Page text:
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Grand piano

Grand piano

  • Place of origin:

    Vienna (made)

  • Date:

    ca. 1820 (made)

  • Artist/Maker:

    Haschka, Georg (maker)

  • Materials and Techniques:

    Pinewood case, veneered with mahogany on the outside and satinwood on the inside; gilt highlighting and ormolu mounts and pedals; painted lid and nameboard

  • Credit Line:

    Given by Sir William Quiller Orchardson RA

  • Museum number:

    460-1907

  • Gallery location:

    In Storage

Pianos made in Vienna from about 1800 were prized for their sweet tone and light action. They were often fitted, as this one is, with a number of pedals,which activated special musical effects such as drums and bells, used in popular arrangements of martial music. This piano was made between about 1815 and 1820 by Georg Haschka (1772-1828), who owned a small workshop in Vienna. It was later the property of Sir William Quiller Orchardson R.A. (1832-1910), an eminent Scottish painter, who included it in his picture, A Tender Chord.

Place of Origin

Vienna (made)

Date

ca. 1820 (made)

Artist/maker

Haschka, Georg (maker)

Materials and Techniques

Pinewood case, veneered with mahogany on the outside and satinwood on the inside; gilt highlighting and ormolu mounts and pedals; painted lid and nameboard

Marks and inscriptions

Georg Haschka in Wien
George Hashka in Vievva
1) Signature; German; Cursive; Inscribed on damper rail; Haschka, Georg

Dimensions

Length: 230.5 cm, Width: 119.4 cm, Height: 86.4 cm

Labels and date

FORTE-PIANO
By Georg Haschka (Austrian), Vienna, c.1815-20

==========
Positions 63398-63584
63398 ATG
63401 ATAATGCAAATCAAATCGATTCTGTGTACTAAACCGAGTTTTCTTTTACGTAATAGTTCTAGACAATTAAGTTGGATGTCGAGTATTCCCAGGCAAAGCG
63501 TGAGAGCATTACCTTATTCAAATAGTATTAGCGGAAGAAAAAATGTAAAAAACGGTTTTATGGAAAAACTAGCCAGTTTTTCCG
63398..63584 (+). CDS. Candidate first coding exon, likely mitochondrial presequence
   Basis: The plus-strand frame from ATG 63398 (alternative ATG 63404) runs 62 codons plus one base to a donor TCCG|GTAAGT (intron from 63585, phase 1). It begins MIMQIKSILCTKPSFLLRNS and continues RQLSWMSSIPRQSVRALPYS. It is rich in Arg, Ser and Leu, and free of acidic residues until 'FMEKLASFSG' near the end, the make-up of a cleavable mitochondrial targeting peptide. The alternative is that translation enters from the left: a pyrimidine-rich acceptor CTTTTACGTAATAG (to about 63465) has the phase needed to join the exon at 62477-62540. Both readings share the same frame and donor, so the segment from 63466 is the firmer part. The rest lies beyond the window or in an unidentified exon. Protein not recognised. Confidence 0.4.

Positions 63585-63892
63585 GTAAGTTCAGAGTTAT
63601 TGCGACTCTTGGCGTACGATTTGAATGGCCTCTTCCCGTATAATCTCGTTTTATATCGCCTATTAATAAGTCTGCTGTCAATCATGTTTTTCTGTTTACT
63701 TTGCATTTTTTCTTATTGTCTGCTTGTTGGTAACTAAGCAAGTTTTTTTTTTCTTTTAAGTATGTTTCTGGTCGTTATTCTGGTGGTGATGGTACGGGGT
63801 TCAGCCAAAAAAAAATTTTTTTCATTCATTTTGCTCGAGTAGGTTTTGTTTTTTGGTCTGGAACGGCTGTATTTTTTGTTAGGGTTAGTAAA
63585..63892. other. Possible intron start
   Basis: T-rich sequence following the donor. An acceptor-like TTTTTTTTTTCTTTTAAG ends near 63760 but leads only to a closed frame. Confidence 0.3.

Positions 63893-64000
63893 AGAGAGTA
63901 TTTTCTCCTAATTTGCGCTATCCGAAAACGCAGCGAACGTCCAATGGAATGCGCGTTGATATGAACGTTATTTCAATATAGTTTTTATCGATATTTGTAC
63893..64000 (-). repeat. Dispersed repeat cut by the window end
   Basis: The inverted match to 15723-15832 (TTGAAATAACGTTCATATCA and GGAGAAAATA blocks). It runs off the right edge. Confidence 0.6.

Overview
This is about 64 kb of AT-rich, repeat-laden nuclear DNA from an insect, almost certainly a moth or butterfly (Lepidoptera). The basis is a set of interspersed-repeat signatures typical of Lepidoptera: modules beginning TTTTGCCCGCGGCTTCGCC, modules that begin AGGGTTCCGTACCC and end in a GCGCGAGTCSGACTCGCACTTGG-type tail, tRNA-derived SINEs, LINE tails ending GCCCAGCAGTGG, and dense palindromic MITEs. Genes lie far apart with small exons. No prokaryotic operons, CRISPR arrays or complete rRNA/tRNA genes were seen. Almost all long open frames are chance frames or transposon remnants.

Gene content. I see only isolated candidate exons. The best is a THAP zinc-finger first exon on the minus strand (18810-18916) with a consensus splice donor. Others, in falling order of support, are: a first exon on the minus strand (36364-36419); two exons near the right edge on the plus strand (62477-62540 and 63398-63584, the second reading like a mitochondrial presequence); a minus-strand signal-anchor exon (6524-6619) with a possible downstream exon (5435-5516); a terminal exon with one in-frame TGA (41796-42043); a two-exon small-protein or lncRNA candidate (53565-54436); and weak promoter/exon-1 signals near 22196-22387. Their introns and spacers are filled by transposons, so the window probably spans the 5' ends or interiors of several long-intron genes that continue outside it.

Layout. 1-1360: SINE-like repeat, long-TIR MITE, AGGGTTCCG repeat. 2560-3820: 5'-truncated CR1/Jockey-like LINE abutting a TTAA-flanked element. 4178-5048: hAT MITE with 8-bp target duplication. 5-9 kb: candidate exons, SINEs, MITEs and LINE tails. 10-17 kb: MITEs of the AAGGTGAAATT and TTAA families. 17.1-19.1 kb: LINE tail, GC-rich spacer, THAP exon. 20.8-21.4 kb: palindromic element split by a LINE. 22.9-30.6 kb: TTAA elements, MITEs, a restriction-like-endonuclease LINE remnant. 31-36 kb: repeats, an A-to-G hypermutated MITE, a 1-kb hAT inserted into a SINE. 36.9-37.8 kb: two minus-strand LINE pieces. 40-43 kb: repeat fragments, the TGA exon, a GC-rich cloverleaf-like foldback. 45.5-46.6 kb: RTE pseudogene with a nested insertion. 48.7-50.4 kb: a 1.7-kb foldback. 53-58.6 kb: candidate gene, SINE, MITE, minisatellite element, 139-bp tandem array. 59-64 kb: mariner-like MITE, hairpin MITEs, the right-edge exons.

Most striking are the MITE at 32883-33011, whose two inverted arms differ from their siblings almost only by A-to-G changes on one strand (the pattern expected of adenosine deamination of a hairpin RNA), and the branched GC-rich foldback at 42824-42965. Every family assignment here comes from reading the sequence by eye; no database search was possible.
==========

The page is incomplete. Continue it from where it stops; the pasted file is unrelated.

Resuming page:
Pinewood case, veneered with mahogany on the outside and satinwood in the inside. The inside of the lid is decorated with the story of Samson and the lion. The instrument's range is six octaves, FF - f 4. Each note has three strings, with a damper and a single bridge used throughout. In addition to the volume, the eight pedals control a variety of effects, such as the bassoon effect, drums and triangle.

Keyboard Catalogue No.: 43

The term Forte-piano is used to describe the 18th and early 19th century version of the piano. Unlike its iron-reinforced and cross-strung counterpart from about 1850 onwards, the Forte-piano was made entirely of wood, with strings strung in a straight line from behind the keyboard. The Viennese forte-piano had a lighter touch than the English Version, and the strings could be dampened more easily, thus allowing more modulation. To Johann Hummel, Mozart's pupil, the Viennese piano had a "round fluty tone" whereas the English version had "fullness of tone". The different effects were used in "Turkish Music" derived from drums and cymbals used by the Janissary bands.
Georg Haschka (1772-1828) was active from about 1810, until 1828, the year of his death. He had a relatively small workshop, and his wife seems to have carried on the business after his death. A similar piano by Haschka of that date is at the Museum of Applied arts in Budapest.

Given to this Museum by Sir William Orchardson, R.A., who featured it in his painting "A Tender Chord".

460-1907 [pre September 2000]

Materials

Mahogany; Satinwood; Pine; Gold leaf

Techniques

Joining; Gilding; Veneering; Painting

Subjects depicted

Lion

Categories

Musical instruments

Production Type

Unique

Collection

Furniture and Woodwork Collection

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